Beliefs Culture Jana Riess: Flunking Sainthood Opinion

Stephen Colbert, Grief Therapist

Three months later, some wise words from Stephen Colbert are hoping me cope with loss.
Three months later, some wise words from Stephen Colbert are hoping me cope with loss.

Three months later, some wise words from Stephen Colbert are hoping me cope with loss.

Today’s the three-month anniversary of my mom’s death. And I am actually doing (sort of kind of) OK, in part because of the wise words of Stephen Colbert, whom I have adopted as my personal grief therapist.

When Colbert, the youngest of eleven children, was ten years old, his father took two of his older brothers up to New England for boarding school. Their flight went down and all three perished. Horrible. Unthinkable.

Four decades later, the loss is still with him, but it has changed:

. . . It’s not as keen. Well, it’s not as present, how about that? It’s just as keen but not as present. But it will always accept the invitation. Grief will always accept the invitation to appear. It’s got plenty of time for you. . . .

The interesting thing about grief, I think, is that it is its own size. It is not the size of you. It is its own size. And grief comes to you. You know what I mean? I’ve always liked that phrase “He was visited by grief,” because that’s really what it is. Grief is its own thing. It’s not like it’s in me and I’m going to deal with it. It’s a thing, and you have to be okay with its presence. If you try to ignore it, it will be like a wolf at your door.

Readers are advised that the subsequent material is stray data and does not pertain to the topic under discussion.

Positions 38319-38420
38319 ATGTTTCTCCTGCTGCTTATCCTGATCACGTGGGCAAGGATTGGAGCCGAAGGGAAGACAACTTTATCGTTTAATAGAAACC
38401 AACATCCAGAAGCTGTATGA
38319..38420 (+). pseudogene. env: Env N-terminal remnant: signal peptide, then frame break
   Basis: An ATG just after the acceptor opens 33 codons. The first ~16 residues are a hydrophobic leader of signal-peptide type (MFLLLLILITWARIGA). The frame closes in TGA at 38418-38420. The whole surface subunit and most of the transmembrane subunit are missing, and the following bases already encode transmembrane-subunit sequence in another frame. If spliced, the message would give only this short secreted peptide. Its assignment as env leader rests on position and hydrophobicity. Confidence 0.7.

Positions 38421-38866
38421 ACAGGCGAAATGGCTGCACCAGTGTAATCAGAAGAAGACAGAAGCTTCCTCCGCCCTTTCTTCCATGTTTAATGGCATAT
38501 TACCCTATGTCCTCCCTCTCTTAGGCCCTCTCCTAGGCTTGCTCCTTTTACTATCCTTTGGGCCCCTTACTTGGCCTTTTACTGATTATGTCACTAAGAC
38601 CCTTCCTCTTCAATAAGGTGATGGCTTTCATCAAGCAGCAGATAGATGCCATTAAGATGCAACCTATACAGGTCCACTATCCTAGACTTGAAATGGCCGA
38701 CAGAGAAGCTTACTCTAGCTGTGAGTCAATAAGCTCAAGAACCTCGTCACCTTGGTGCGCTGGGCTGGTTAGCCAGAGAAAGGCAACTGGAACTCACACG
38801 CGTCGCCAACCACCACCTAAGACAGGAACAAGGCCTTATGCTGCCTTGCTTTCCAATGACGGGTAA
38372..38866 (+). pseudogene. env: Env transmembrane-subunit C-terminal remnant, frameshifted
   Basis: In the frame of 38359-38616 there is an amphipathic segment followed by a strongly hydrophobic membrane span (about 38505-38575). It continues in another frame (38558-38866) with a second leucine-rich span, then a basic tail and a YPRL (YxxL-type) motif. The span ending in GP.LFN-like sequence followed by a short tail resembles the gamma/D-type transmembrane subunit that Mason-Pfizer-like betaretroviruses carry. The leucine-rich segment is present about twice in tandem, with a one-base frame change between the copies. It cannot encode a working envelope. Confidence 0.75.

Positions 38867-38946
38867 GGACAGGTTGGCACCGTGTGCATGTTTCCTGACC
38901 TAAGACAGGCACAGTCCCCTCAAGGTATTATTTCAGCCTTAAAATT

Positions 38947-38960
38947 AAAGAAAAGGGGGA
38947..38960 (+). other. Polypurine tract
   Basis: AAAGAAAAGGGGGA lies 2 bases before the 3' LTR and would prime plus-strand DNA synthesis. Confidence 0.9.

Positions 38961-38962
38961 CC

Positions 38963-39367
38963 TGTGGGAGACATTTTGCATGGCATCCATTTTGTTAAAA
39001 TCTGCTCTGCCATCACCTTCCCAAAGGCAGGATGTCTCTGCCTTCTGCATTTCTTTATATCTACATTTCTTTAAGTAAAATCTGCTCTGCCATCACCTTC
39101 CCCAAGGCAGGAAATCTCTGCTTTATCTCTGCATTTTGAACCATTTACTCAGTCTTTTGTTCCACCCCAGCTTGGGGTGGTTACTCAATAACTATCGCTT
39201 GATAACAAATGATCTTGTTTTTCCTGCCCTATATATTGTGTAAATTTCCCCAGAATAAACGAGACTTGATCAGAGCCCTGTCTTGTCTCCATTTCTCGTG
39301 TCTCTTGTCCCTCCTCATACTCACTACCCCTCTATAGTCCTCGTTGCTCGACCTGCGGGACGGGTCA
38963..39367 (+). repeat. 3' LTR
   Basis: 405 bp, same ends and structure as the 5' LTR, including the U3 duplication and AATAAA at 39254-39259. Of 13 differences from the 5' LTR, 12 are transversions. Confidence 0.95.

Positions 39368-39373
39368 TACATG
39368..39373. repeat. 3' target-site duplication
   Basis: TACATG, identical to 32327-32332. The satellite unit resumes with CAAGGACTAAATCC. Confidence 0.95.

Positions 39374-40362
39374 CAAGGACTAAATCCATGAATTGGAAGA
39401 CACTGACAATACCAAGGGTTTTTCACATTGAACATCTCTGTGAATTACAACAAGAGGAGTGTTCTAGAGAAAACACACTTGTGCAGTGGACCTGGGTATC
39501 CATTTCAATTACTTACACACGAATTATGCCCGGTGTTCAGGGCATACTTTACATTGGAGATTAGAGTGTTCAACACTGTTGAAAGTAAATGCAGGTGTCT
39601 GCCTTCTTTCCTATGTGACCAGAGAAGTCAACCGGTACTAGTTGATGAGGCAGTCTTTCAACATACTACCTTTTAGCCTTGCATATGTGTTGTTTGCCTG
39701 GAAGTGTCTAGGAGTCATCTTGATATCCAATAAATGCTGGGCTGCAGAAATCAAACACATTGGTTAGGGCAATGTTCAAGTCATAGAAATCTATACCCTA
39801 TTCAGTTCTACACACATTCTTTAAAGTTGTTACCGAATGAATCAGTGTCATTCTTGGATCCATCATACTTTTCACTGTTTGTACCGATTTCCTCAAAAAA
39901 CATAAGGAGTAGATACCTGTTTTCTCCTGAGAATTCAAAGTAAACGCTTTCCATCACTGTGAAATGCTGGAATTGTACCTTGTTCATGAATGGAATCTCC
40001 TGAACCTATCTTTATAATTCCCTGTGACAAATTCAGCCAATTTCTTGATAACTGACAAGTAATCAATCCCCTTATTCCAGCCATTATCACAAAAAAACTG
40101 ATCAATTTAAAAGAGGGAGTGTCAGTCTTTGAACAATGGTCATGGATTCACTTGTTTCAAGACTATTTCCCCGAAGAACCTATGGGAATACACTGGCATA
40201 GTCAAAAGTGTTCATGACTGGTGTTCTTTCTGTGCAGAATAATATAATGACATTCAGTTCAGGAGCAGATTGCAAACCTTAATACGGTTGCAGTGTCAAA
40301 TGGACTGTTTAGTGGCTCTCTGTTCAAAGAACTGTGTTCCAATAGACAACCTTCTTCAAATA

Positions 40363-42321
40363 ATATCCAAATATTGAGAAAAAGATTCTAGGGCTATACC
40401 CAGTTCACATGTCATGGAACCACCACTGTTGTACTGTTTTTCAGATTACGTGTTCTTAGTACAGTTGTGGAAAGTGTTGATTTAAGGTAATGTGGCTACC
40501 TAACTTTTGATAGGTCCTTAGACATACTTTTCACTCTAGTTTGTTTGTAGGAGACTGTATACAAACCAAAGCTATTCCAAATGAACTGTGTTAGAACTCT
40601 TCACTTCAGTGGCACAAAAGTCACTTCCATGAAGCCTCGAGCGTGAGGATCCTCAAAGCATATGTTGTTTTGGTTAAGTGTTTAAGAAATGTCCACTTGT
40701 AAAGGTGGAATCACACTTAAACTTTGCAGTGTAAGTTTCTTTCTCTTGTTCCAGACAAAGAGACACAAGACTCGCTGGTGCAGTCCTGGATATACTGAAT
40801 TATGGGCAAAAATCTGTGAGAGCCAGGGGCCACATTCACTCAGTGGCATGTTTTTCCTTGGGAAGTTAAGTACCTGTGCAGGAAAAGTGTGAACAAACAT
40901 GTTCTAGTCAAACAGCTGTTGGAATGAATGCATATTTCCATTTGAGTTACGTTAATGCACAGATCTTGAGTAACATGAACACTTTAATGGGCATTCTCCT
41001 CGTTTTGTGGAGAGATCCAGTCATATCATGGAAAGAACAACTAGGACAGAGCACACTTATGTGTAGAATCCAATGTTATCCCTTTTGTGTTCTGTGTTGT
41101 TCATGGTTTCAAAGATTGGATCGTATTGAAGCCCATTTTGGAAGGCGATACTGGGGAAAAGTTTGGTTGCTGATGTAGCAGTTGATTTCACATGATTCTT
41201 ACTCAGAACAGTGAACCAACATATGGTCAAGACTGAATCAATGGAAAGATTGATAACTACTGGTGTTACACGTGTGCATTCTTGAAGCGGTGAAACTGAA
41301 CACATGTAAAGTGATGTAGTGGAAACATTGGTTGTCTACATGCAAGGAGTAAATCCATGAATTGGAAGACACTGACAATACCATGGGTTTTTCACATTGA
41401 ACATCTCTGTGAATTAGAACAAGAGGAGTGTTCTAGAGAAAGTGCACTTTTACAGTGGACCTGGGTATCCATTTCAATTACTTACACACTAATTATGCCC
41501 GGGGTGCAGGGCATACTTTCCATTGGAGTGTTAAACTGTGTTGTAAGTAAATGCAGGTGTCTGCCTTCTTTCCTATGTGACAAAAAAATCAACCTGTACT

Visited by grief. I am being visited by grief. It’s not an integral part of me, but grief is here, pressing in, its own size. Its own entity.

The hardest moments for me come when I rehearse yet again her last few weeks. How the cancer spread with terrifying rapidity to the lining of her brain, robbing her from one day to the next of physical and cognitive abilities. One day she could walk, and the next day she needed a walker. A few days after that she could not use the walker and needed a wheelchair. Three weeks after that she was mostly bedridden, and then in a semicoma.  When I go through the journal I kept during those dark days, I feel a bleak despair at how quickly it all happened.

And I still can’t believe she’s gone.

What I have learned and am learning, though, is that there is joy amidst the sorrow. I still love and laugh, especially at the same things my mother would have laughed at. I am grateful for my friends and for hers. I am mindful of the many things she taught me, compassion and forward movement being two of them.

I am thankful for her generosity to so many people (my husband recently found the list of people she sent Harry & David fruit-of-the-month orders to, a list that was so long he predicted an imminent global resurgence of scurvy in her absence). As I sit here at my desk I am surrounded by the kinds of things she loved: books, music, Facebook friends, faithful dog, Picasso poster.

I endeavor to remember and honor my mom in small details, like how her house was a mess of clutter (which used to drive me crazy) but always open to guests. Or how she enjoyed talking to my high school friends back in the day — never talking down to them, never judging, just listening and laughing. One of the nicest messages I received after Mom’s death was from a high school buddy who was maybe a little rough around the edges back then, but who would sit at the kitchen table with Mom and shoot the breeze for ages. She always had time for him. In his condolence he wrote simply that she had been a mom to all of us, and that is true.

Grief is, as Colbert says, a thing. Right now it is an acute thing. Someday, I trust, sifting through these memories will not be quite as painful as it is now.

The black ribbon image is used with permission of

About the author

Jana Riess

Senior columnist Jana Riess is the author of many books, including "The Prayer Wheel" (2018) and "The Next Mormons: How Millennials Are Changing the LDS Church," which will be published by Oxford University Press in March 2019. She has a PhD in American religious history from Columbia University.